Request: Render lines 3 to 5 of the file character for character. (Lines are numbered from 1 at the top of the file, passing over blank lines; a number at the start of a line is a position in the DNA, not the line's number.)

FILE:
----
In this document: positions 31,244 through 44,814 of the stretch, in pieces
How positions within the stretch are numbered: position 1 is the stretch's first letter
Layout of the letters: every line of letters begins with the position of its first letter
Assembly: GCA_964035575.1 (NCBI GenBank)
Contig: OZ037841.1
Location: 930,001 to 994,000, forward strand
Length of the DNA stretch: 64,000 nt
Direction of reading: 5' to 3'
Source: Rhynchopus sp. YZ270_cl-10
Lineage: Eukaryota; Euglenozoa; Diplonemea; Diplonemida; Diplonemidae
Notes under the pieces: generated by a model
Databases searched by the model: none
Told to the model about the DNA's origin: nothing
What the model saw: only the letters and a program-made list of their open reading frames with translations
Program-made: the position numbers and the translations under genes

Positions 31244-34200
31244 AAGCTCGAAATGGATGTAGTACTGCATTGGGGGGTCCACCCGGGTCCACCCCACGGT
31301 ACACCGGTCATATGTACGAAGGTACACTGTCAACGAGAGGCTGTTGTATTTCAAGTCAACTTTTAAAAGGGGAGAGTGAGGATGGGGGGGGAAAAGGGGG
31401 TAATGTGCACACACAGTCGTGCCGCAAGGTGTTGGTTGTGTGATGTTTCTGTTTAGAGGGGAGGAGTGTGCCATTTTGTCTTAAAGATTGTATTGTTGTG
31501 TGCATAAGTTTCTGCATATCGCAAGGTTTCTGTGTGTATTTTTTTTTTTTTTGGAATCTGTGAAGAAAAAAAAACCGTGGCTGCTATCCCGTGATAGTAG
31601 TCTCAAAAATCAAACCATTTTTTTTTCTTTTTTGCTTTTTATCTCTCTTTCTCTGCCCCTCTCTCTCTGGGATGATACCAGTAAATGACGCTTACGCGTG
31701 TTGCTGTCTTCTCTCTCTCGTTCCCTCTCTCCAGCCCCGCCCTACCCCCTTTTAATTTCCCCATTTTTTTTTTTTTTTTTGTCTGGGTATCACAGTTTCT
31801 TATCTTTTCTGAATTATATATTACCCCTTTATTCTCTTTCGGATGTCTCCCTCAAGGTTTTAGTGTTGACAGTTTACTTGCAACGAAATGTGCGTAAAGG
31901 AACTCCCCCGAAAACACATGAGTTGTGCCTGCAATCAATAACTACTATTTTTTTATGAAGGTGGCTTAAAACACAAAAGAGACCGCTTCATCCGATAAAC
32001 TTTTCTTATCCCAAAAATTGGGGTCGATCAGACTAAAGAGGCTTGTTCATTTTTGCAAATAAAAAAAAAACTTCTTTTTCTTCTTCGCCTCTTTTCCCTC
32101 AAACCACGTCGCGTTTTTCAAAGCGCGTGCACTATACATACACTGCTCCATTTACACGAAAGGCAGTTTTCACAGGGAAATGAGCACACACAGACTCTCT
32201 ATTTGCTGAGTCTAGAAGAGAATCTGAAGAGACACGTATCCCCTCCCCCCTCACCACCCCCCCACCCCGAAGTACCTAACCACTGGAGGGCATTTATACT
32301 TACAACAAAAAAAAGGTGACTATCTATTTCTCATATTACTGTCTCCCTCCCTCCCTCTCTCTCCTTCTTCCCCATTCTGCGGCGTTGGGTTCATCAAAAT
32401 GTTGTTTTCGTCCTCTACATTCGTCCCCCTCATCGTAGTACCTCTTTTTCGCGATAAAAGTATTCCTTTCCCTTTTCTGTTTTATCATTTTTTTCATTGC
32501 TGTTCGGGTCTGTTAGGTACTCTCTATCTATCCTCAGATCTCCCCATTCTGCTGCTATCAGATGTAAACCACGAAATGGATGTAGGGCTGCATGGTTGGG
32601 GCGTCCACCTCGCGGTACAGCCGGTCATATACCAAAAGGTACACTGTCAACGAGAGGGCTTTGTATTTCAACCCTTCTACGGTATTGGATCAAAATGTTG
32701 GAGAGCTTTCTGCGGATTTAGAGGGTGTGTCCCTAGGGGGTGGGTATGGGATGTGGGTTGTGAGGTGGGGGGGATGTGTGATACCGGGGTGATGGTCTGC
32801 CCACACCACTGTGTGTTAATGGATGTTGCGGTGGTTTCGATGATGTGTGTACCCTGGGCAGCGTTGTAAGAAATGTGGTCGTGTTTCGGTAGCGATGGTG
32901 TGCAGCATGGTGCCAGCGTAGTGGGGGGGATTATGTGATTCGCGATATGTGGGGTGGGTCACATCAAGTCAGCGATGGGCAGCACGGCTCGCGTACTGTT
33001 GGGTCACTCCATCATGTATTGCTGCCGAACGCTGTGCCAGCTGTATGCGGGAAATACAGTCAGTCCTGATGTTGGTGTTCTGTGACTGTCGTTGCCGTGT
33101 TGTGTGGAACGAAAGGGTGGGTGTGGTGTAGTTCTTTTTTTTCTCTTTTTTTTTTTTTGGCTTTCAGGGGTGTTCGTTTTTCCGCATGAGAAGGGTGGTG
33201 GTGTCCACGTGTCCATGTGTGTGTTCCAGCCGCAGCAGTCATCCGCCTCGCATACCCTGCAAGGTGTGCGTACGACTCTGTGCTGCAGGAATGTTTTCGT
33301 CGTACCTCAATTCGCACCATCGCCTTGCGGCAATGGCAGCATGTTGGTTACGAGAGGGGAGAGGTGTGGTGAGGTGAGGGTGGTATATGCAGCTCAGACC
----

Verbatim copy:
Layout of the letters: every line of letters begins with the position of its first letter
Assembly: GCA_964035575.1 (NCBI GenBank)
Contig: OZ037841.1